Meet Lady Dolla of Cashville Tennessee. She’s the archetype of gangster-but-sexy ride or die female rappers worldwide, as keen to make a dope boy tremble and stiffen his fancy all in one glance.
She fills the prototypes of Cleopatra Sims from Set it off, Beatrix Kiddo from Kill Bill, or even the 70’s diva Foxy Brown. Lady Dolla leaves no room for games. One minute she’s fulfilling a man’s every pleasure to the fullest measure, the next she’s showing you she has more guns than the Baghdad insurgents of Iraq. With her street smarts, beauty, and business savvy demeanor, she’s landed a prominent position as the assistant to the CEO of Chopper City Records with the CEO being none other than Christopher “B.G.” Dorsey, formerly of Cash Money Records.
Dawn Lady Dolla Harrington’s Scarface album is a journey in the life and mind of Lady Dolla. With movie scene-like interludes and special feature recorded phone conversations as if she was the queen Oprah Winfrey herself, Scarface gives listeners bonus ear-candy to accompany Lady Dolla’s charismatic flair. The beat arrangements in “Pussycat” sounds similar to that of Beats by the Pound production that made Master P’s No Limit Records the powerhouse it was in the mid to late 90’s. Lady Dolla growls throughout the song showing us how she is the wrong lady to cross. The title track “Scarface” produced by Dave Aron is arguably the best and shortest song on the album. The song leaves listeners wanting more hooks and bars. It includes background synthesized chimes and kick drums that accompany Lady Dolla’s flow as she states how “she has the heat in her purse while she’s spitting the verse”. It sets the tone for “Ready 4 Whateva” featuring Lil Rock and Te Arthur the Great, on which Lady Dolla exhibits her versatility and range in choosing a unique production style incorporating an electric blues/rock guitar with catchy harmonious hooks and back beats. She displays her creative word play in “This buds 4 U” which sounds like a Spanish contemporary beat with a hint of salsa flavor. With this song, a club can sell many cases of Budweiser as Lady Dolla subliminally uplifts the beer giant and uses its name to substitute for the reference of ganja. Another song that could serve as a club anthem is “Cut da lights” which promotes the instance of “last call for alcohol.” The very sexy “Private Afterparty”, epitomizes the notion of “ghetto booty getting”. Lady Dolla mesmerizes admiring listeners with phrases like “anything you want” and “Bone Bone to da break of dawn.”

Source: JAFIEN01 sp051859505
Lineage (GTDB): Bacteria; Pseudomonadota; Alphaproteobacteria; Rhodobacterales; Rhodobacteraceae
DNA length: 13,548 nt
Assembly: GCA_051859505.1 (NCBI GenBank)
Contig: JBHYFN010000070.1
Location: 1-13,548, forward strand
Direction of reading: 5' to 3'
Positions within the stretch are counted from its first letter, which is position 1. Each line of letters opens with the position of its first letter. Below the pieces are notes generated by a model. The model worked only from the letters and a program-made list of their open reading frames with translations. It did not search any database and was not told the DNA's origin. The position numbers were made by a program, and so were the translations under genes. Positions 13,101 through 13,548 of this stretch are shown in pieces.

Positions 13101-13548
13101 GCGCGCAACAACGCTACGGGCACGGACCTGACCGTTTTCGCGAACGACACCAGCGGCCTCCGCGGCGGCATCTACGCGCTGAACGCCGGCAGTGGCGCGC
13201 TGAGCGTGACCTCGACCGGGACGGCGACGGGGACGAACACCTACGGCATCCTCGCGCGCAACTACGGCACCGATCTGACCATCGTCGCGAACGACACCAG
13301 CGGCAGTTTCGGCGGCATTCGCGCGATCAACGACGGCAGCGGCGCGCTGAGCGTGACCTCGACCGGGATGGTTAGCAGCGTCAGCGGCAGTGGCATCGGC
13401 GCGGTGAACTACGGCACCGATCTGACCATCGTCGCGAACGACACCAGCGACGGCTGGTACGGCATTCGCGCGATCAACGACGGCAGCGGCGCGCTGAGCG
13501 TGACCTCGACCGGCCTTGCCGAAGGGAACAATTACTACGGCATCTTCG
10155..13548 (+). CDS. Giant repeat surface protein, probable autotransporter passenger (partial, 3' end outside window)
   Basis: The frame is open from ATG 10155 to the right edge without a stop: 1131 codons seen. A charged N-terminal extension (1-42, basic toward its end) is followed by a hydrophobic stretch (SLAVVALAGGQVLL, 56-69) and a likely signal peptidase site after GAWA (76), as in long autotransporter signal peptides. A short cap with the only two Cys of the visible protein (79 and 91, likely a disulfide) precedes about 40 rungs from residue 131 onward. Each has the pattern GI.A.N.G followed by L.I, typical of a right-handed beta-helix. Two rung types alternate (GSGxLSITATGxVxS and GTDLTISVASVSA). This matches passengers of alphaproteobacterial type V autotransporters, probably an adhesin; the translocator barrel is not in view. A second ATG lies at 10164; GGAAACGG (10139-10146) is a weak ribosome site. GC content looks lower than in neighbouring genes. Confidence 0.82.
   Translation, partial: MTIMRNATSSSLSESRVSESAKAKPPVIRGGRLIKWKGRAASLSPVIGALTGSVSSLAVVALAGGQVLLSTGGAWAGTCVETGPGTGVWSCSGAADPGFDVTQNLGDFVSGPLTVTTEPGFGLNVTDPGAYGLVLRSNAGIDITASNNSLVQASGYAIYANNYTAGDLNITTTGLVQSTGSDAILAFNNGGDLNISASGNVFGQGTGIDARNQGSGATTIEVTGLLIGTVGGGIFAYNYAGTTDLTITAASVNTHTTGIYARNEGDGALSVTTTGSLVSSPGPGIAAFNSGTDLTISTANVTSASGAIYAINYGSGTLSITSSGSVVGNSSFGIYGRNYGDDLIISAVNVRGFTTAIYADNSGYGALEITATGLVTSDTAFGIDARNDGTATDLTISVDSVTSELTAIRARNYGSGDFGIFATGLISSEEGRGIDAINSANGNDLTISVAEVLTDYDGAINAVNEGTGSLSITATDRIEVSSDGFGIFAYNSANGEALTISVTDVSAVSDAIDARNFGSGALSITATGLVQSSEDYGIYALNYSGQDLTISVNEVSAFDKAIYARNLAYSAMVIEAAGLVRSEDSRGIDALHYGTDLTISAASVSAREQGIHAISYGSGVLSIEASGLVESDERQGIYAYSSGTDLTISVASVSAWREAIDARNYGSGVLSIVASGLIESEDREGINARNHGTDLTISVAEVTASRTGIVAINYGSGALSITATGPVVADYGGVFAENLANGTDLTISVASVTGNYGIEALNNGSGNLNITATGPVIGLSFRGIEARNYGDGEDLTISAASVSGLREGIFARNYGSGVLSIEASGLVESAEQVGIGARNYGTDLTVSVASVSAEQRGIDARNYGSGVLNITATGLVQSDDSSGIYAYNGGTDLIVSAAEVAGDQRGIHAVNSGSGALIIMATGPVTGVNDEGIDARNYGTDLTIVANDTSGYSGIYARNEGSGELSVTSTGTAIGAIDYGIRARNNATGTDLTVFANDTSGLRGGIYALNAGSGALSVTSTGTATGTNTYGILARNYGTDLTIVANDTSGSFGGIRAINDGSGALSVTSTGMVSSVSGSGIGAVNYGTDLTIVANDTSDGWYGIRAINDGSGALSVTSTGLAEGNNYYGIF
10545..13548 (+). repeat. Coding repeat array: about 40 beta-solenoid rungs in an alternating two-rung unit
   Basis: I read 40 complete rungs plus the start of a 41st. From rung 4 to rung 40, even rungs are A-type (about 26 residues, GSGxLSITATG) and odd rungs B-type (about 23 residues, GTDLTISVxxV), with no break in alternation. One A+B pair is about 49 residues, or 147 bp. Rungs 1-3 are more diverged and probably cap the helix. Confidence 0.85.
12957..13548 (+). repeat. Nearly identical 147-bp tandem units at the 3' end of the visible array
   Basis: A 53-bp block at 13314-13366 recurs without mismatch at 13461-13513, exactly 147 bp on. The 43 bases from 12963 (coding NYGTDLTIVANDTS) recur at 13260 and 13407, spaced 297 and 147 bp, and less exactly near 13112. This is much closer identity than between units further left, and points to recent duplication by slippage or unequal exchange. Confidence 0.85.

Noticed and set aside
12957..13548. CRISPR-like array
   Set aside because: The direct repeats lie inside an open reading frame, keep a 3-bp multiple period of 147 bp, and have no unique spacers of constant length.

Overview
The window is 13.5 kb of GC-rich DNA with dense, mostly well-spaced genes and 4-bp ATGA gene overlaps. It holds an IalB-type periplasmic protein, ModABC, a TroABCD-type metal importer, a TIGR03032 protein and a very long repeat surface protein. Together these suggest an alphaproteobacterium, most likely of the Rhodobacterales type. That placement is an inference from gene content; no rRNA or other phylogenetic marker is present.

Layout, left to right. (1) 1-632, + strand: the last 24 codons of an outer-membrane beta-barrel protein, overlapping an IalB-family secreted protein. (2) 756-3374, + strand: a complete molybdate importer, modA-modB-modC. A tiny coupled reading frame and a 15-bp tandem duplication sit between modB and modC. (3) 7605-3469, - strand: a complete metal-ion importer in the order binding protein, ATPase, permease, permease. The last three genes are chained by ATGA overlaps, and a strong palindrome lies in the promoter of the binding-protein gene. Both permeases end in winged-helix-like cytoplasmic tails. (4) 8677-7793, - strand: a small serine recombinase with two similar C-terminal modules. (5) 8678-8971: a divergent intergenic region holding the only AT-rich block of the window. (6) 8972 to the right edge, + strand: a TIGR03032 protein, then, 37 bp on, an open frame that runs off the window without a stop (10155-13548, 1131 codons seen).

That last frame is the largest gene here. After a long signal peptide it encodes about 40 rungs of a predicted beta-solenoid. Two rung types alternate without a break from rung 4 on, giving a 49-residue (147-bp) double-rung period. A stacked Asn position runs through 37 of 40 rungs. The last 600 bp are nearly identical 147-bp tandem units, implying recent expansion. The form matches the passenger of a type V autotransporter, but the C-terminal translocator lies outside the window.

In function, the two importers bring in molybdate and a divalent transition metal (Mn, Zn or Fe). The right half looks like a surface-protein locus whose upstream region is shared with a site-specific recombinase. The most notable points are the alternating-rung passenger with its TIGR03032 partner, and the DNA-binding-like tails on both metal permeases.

Lady Dolla shows her swag throughout the entire album, leaning on trusted collaborators and a worthy production team. Scarface shows Lady Dolla’s fans that there is much to come in the future and plenty “Sunshine” in the horizon for her career. With the direct support of B.G. and the rest of the Chopper City family, look for her to make mad noise in the southern rap community. She shows herself worthy of carrying the torch for all southern rap mistresses.
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